Coast Guard Boat Requirements

Coast Guard Boat Requirements and Recommendations for Safety

Spring is finally here. After a seemingly endless winter, the weather is warm, the water is getting there, and the sun is bright. This is the perfect time to take your boat out on the water with family friends. If it isn’t the perfect time to do so where you are, then it’s the perfect time to get your boat ready for taking it out with family and friends. That said, there are some Coast Guard boat requirements and recommendations for safety you’re going to want to keep in mind. While we handle your vessel documentation, we always want everyone to be safe out on the water. 

Coast Guard Boat Requirements

The Coast Guard sets many of their safety standards by the length of the boat. So, in regards to personal flotation devices, for boats that are less than sixteen feet in length (canoes, kayaks, etc.) they want everyone on board to have a personal flotation device that’s wearable and readily accessible. If your vessel is bigger than that, you need to do all of that while also having an “immediately available” throwable device, too. 

Fire Extinguishers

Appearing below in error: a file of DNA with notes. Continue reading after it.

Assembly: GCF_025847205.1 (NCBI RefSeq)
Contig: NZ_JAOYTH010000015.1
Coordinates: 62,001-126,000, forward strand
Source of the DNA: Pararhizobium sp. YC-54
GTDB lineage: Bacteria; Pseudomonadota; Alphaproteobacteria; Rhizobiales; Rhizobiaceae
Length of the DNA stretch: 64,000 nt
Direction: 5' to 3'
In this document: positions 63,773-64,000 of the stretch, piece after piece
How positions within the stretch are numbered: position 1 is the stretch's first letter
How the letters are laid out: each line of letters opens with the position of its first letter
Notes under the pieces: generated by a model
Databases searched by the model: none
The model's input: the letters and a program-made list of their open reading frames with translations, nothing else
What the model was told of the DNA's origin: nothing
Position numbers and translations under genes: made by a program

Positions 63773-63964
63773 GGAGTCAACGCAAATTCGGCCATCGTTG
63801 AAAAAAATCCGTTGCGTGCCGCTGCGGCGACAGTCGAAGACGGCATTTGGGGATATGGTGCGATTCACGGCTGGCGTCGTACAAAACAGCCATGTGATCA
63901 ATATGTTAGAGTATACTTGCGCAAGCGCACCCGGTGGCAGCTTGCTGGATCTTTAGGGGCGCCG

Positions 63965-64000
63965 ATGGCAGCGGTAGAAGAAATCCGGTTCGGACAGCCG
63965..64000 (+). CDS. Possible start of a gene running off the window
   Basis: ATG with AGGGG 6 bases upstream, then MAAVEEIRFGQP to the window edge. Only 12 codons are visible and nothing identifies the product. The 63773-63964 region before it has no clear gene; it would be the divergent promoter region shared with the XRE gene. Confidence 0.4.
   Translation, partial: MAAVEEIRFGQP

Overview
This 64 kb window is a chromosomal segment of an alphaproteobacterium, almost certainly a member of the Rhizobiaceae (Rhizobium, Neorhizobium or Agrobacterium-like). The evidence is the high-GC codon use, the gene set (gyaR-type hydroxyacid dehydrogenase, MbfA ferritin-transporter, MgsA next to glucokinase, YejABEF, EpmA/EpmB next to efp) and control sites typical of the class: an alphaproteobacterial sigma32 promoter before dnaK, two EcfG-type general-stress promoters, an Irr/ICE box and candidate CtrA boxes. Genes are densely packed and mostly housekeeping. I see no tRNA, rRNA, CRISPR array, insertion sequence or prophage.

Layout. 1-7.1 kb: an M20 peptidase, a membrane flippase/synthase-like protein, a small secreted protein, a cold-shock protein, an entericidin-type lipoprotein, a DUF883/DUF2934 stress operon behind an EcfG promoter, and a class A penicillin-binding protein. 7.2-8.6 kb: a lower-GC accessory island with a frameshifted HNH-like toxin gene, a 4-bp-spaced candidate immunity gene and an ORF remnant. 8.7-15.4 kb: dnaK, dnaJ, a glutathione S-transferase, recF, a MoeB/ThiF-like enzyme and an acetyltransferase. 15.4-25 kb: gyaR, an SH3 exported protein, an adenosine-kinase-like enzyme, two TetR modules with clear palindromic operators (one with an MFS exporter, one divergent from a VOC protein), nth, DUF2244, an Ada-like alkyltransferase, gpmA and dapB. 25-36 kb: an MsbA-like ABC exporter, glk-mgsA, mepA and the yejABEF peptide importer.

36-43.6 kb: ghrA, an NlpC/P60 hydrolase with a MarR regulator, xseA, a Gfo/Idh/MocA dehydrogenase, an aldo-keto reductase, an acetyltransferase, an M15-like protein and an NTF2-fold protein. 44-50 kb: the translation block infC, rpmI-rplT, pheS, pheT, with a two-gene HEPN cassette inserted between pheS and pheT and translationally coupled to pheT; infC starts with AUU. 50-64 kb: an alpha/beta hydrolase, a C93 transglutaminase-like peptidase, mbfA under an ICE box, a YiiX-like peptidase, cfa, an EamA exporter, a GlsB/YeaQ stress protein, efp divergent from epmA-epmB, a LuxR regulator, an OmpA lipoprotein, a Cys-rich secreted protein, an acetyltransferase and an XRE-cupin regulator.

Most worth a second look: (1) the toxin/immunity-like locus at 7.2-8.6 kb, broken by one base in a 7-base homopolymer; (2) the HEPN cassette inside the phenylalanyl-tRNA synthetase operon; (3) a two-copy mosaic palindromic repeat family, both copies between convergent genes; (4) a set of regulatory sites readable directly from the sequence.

For the most part, regardless of size, vessels should have fire extinguishers if they have “enclosed fuel or engine spaces, enclosed living spaces, or permanent fuel tanks.” In context, “permanent” here is defined as “not movable by one person.” To use a good rule of thumb: if there’s an area on your vessel where it seems conceivable that a fire might start, then carry a fire extinguisher with you. You may not need one in your one-person, plastic kayak. But, a large vessel with machinery spaces absolutely will. 

Visual Distress Signals on Coastal Waters 

Are you operating your vessel between sunset and sunrise? Then, no matter what the vessel is, you’re going to need some kind of night signals. If your vessel is bigger than sixteen feet, however, you’re going to need much more. Then, the requirement is some kind of pyrotechnic device that could be used for three days and/or three nights. However, you don’t need “pyrotechnics” exactly. If you have an orange flag (for the day) and an electric S-O-S signal light (for night) then you will also be in compliance. The rule of thumb here: make sure you have something that can be seen no matter what in an emergency. 

Coast Guard Boat Requirements Met for Documentation 

The above are just some of the safety requirements for vessels. Most of them are common sense. All of them will help to keep you and everyone else on your vessels safe no matter how the waters and/or weather may change. At our site, we can help to keep you in compliance before you go out on the water. If you haven’t taken care of your vessel documentation yet, there’s still plenty of time to do so before summer gets into full swing. You can see everything we have at our site or give us a call at (800) 535-8570.